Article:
I am a lecturer in robotics at the University of Aberdeen, specialising in soft and bioinspired robotics.
I am currently looking to establish multidisciplinary collaborations.
Email me for more details.
My expertise is in the fields of mechatronics, variable compliance mechanisms and hardware design and build. My research vision for the future is to develop and exploit bioinspired soft robotics in fields such as innovative
healthcare solutions and ground-breaking technological applications. These topics will naturally lend themselves to developing strong collaborations involving both universities and industry.
Lecturer in robotics
Honorary research associate
Brigstow Institute Ideas Exchange award for national research cooperation, University of Bristol in 2020
Binks Trust funding for international research cooperation, University of Aberdeen in 2019
Queens School of Engineering Research Pump Priming Funds, University of Bristol in 2016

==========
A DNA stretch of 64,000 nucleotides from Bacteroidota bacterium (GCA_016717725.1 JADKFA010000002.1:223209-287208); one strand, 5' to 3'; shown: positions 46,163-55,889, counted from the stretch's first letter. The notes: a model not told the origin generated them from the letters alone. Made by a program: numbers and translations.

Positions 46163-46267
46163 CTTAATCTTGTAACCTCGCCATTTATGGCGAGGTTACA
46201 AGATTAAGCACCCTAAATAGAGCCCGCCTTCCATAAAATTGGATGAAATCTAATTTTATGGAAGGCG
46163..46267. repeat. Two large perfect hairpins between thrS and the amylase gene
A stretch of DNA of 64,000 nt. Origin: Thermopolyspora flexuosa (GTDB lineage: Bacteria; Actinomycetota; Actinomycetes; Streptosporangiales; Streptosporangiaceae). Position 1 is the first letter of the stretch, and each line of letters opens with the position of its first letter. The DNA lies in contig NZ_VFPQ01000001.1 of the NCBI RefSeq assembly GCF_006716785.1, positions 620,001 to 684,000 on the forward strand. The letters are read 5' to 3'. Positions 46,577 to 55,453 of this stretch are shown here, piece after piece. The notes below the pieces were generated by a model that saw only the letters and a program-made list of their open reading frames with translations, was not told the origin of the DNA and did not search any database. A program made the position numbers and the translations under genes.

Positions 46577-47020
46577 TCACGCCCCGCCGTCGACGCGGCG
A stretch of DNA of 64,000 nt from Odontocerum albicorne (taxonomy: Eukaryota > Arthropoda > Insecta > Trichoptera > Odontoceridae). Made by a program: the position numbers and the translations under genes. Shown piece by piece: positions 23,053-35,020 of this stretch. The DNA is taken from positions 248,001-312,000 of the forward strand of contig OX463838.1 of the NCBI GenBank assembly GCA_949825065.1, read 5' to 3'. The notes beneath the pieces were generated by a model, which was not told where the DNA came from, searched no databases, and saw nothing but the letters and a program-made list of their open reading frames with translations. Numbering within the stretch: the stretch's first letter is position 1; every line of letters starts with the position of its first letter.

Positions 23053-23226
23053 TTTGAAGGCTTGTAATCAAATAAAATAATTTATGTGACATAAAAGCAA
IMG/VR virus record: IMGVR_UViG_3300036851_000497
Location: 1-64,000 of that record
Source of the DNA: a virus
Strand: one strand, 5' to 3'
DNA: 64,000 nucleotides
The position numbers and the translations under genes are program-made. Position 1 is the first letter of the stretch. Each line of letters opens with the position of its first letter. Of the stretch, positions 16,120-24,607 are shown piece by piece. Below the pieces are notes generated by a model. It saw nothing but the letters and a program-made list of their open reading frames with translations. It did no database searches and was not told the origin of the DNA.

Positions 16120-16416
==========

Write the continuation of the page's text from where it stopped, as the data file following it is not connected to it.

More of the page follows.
Co-Investigator on EPSRC Impact Acceleration for Neuromorphic Tactile Sensing in 2016
Co-winner of the 2016 Harvard Soft Robotics Toolkit Design Competition – Research section with the TacTip device project. http://softroboticstoolkit.com
Co-winner of the third place in the IEEE Robotics and Automation Society Soft Material Robot Challenge 2017
Winner of Best Presentationat the 2014 Doctoral Exchanges Research Student Conference, University of the West of England, Bristol
In this project I co-designed a ground-breaking artificial, implantable larynx. This medical implant is currently being considered for a patent. This work was carried out for the University of Bristol at the Bristol Robotics Laboratory, Bristol, UK.